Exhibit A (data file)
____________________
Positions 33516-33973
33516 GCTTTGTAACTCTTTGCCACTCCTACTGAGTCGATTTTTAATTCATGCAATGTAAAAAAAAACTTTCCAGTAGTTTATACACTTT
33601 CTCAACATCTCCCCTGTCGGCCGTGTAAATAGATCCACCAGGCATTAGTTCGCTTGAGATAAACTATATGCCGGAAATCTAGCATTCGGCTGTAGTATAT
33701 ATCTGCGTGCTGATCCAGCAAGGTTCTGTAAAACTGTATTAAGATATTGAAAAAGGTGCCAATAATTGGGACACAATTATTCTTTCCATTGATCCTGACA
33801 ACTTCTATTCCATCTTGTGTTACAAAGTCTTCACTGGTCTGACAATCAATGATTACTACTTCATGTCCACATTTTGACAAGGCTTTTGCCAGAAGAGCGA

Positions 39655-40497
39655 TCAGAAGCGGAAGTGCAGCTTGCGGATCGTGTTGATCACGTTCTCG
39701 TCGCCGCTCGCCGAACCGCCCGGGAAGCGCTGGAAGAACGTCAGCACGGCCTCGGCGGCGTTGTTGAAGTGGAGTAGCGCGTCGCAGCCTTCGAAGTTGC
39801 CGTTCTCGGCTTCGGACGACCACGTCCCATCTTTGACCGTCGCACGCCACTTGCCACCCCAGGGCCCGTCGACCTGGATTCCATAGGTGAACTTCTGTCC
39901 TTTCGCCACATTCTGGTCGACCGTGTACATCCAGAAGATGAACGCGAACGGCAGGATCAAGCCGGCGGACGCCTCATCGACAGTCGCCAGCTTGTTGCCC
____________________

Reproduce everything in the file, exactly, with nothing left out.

Positions 33516-33973
33516 GCTTTGTAACTCTTTGCCACTCCTACTGAGTCGATTTTTAATTCATGCAATGTAAAAAAAAACTTTCCAGTAGTTTATACACTTT
33601 CTCAACATCTCCCCTGTCGGCCGTGTAAATAGATCCACCAGGCATTAGTTCGCTTGAGATAAACTATATGCCGGAAATCTAGCATTCGGCTGTAGTATAT
33701 ATCTGCGTGCTGATCCAGCAAGGTTCTGTAAAACTGTATTAAGATATTGAAAAAGGTGCCAATAATTGGGACACAATTATTCTTTCCATTGATCCTGACA
33801 ACTTCTATTCCATCTTGTGTTACAAAGTCTTCACTGGTCTGACAATCAATGATTACTACTTCATGTCCACATTTTGACAAGGCTTTTGCCAGAAGAGCGA

Positions 39655-40497
39655 TCAGAAGCGGAAGTGCAGCTTGCGGATCGTGTTGATCACGTTCTCG
39701 TCGCCGCTCGCCGAACCGCCCGGGAAGCGCTGGAAGAACGTCAGCACGGCCTCGGCGGCGTTGTTGAAGTGGAGTAGCGCGTCGCAGCCTTCGAAGTTGC
39801 CGTTCTCGGCTTCGGACGACCACGTCCCATCTTTGACCGTCGCACGCCACTTGCCACCCCAGGGCCCGTCGACCTGGATTCCATAGGTGAACTTCTGTCC
39901 TTTCGCCACATTCTGGTCGACCGTGTACATCCAGAAGATGAACGCGAACGGCAGGATCAAGCCGGCGGACGCCTCATCGACAGTCGCCAGCTTGTTGCCC